Lumber production rose in the US and Canada in the past 12 months, especially on the western side, due to better access to overseas markets. Generally, output was up five percent or more, compared to 2011.
US housing starts are up, due to lower turnover due to foreclosures and lower numbers of homes on the market. Some forclosures were probably in poor condition and may have been bulldozed.
Canadian sawmills ramped up production to meet increased Canadian and US demand, especially in the East. Fourth quarter production was up 16 percent over 2011.
The Random Length Lumber Price Index increased by over 60 percent in the past 18 months to March 2013. Rising prices in the US are expected to draw in more imports from other countries this year.
The strong lumber market pushed sawlog prices upward throughout North America. The North American Wood Fiber Review reports that prices for Douglas-fir sawlogs in the Western US reached a five-year high in the fourth quarter and the increase did not slow down in the most recent quarter, partly because of sales to overseas buyers.
As log supplies in British Columbia and Eastern Canada became tighter, as a result of tighter log supply, sawmill prices increased there, too.
Wood Resource Quarterly reports global pulpwood and timber market movements, tracking sawlog, pulpwood, lumber and pellet prices, trade and market developments in most key regions around the world.
Pine sawlog prices in the US South may increase soon, as demand for pine increases. putting pressure on southers budgets. According to www.woodprices.com, prices have been relatively stable in the south, over the past three years.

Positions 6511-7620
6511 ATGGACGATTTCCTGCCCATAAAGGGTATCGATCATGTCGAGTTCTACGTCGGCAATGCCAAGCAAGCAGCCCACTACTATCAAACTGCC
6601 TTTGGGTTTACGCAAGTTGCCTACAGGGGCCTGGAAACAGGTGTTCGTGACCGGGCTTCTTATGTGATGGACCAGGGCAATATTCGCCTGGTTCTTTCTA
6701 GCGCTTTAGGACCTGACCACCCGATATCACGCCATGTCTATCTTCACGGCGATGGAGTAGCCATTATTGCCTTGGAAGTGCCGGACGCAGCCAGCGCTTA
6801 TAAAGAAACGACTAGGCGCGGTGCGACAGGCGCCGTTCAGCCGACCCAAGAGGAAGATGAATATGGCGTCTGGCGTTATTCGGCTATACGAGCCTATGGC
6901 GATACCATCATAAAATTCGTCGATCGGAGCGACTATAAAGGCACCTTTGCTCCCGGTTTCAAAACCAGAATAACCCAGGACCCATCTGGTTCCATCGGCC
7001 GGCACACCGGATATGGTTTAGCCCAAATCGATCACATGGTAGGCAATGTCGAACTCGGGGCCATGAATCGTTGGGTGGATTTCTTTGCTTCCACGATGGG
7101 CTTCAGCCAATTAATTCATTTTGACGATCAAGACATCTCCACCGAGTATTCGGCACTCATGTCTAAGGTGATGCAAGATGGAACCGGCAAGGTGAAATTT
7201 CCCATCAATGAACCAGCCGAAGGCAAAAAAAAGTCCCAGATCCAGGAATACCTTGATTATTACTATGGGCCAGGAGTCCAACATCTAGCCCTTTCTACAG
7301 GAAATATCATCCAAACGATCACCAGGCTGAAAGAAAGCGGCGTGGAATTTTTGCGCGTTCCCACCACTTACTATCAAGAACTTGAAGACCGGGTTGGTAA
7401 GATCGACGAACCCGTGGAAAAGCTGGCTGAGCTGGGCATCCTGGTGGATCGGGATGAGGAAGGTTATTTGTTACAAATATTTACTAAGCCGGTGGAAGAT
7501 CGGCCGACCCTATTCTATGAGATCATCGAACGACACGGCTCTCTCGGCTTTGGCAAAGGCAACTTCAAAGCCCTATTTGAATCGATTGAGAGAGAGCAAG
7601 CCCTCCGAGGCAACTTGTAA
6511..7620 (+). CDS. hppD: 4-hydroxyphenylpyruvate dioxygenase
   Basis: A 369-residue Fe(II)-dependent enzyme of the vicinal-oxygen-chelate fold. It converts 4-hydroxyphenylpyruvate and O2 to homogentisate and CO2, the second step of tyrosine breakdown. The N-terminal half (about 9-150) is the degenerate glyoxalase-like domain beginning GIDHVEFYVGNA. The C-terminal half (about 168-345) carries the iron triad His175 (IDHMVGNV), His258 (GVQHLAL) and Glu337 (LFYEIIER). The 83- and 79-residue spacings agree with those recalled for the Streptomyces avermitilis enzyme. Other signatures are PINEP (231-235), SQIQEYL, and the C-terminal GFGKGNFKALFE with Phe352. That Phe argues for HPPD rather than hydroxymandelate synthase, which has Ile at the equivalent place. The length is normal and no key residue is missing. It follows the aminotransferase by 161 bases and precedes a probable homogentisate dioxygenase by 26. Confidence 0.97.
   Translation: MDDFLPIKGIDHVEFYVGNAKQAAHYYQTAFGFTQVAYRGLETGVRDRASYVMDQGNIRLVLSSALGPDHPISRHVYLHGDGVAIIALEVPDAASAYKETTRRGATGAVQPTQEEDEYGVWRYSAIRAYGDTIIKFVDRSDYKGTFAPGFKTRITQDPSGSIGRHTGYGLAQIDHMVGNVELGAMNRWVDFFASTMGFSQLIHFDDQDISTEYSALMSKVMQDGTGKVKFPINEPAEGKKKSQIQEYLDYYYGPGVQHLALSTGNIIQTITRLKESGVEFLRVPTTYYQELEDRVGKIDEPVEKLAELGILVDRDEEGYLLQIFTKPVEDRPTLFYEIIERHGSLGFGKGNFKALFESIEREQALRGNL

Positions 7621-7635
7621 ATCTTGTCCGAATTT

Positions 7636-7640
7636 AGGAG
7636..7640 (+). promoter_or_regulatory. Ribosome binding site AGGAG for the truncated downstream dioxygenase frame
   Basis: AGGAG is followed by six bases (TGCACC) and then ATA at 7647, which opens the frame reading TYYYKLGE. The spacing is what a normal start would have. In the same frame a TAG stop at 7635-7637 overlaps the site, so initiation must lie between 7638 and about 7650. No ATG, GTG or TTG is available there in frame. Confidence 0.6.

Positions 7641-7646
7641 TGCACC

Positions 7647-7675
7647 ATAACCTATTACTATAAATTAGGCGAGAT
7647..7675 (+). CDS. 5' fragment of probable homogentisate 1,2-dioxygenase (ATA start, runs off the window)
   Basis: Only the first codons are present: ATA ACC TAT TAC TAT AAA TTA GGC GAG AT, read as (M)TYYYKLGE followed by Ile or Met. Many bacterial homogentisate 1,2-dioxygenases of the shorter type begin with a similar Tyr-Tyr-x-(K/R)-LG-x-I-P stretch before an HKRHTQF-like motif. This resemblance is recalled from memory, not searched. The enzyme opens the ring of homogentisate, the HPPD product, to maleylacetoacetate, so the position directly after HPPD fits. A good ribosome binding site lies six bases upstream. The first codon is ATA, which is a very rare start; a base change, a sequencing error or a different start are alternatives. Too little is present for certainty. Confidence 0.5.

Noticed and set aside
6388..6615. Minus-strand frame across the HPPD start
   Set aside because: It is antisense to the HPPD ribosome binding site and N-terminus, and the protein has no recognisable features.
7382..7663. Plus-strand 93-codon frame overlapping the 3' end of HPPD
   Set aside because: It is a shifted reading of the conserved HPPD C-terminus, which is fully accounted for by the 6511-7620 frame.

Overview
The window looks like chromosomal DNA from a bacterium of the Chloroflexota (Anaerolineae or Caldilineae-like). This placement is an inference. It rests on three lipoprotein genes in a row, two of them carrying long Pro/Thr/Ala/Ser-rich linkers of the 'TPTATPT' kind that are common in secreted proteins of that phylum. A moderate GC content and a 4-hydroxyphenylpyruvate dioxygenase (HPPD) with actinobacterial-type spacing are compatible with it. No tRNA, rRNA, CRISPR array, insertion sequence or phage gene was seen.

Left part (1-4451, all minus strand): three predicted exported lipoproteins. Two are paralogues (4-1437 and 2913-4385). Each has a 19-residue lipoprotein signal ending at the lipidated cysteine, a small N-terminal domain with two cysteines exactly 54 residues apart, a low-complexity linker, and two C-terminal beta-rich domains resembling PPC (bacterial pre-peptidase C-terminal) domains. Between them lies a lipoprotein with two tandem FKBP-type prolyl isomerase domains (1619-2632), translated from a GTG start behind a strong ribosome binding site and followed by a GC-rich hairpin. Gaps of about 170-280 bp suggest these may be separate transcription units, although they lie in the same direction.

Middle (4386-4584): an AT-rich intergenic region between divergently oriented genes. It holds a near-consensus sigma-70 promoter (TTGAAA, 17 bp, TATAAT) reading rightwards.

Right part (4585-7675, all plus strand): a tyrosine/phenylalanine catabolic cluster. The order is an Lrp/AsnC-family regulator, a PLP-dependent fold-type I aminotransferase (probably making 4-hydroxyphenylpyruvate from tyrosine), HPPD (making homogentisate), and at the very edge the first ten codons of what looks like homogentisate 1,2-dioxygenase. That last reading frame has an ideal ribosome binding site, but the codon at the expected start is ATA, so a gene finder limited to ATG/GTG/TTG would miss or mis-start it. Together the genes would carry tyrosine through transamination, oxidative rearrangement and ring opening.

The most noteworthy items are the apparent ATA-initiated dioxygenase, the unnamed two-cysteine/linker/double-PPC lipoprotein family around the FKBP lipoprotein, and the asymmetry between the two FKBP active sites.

It was a different story for Pulp Mills in many countries, where wood fiber prices continued to fall. US prices for wood fiber did not fall, due to the weakening dollar.
Wood Resource Quarterly reports “Price declines in the local currencies were mainly the result of an increased supply of softwood fiber in regions with extensive lumber production. In the US Northwest, chip prices fell as much as 27 percent during 2012 and the pulp mills in the region had some of the lowest softwood fiber costs in the world in the 4Q/12.”
Additional volumes of residual chips from increased lumber production, reductions in pulp production and pulpmill outages, and large supplies of pulplogs were all factors that contributed to the dramatic turnaround in fiber costs during 2012.
Western Canada also saw a 22 percent drop in prices, compared with late 2011, the lowest in three years.
Hardwood fiber price movements were mixed, with the biggest declines in hardwood fiber prices in Brazil where Eucalyptus log prices have been falling since their all-time high in early 2011.